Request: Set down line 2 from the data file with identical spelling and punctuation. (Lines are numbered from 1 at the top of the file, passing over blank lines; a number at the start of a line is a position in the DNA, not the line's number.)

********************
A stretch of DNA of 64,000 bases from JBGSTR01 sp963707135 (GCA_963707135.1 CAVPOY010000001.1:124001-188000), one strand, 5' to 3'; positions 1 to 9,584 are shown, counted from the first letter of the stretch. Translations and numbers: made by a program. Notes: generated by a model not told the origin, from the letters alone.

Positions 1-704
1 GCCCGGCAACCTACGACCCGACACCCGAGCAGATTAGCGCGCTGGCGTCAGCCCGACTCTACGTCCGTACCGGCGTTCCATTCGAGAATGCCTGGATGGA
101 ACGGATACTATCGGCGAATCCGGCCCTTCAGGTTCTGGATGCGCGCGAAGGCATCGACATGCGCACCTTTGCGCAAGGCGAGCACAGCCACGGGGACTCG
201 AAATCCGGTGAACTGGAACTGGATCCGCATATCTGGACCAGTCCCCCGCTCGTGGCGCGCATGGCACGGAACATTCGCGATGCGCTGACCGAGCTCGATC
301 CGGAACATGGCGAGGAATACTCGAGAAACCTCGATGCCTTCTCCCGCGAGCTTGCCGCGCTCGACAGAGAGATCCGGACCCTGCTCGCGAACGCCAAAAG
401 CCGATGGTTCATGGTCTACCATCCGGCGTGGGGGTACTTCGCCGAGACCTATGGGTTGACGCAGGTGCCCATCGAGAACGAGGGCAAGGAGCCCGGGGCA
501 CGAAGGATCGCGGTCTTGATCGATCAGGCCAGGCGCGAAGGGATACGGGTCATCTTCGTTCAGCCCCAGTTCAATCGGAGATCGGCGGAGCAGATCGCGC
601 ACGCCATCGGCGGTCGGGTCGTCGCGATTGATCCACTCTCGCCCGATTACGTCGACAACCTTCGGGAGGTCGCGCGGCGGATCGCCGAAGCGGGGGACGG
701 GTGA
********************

Positions 1-704